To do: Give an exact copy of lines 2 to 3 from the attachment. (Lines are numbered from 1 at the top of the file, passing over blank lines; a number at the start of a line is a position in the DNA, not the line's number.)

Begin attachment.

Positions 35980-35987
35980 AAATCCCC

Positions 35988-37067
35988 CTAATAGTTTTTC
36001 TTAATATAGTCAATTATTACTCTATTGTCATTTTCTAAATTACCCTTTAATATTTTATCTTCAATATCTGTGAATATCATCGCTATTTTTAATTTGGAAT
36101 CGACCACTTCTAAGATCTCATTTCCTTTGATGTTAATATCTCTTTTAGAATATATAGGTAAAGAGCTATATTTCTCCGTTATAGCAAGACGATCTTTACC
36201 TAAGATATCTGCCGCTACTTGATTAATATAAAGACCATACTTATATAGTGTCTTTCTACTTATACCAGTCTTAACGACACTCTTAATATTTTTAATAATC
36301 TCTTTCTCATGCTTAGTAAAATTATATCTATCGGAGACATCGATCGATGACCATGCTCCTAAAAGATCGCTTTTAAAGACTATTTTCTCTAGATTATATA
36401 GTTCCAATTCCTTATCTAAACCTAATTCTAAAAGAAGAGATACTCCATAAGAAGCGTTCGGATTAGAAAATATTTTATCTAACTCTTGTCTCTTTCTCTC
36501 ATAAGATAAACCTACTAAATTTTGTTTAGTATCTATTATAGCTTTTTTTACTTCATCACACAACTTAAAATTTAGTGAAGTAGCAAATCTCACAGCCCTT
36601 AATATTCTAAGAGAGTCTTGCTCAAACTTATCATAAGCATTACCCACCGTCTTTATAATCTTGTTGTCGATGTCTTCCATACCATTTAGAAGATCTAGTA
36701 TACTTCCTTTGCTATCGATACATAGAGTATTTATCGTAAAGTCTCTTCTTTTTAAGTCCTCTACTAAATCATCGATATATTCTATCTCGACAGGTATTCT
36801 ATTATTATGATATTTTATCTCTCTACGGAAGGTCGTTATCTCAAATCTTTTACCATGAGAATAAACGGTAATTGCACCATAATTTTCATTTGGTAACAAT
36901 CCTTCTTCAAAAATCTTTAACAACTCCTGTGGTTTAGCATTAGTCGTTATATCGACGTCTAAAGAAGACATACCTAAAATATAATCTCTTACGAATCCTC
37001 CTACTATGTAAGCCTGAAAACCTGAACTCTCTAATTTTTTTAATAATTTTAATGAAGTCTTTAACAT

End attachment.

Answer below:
35980 AAATCCCC

Positions 35988-37067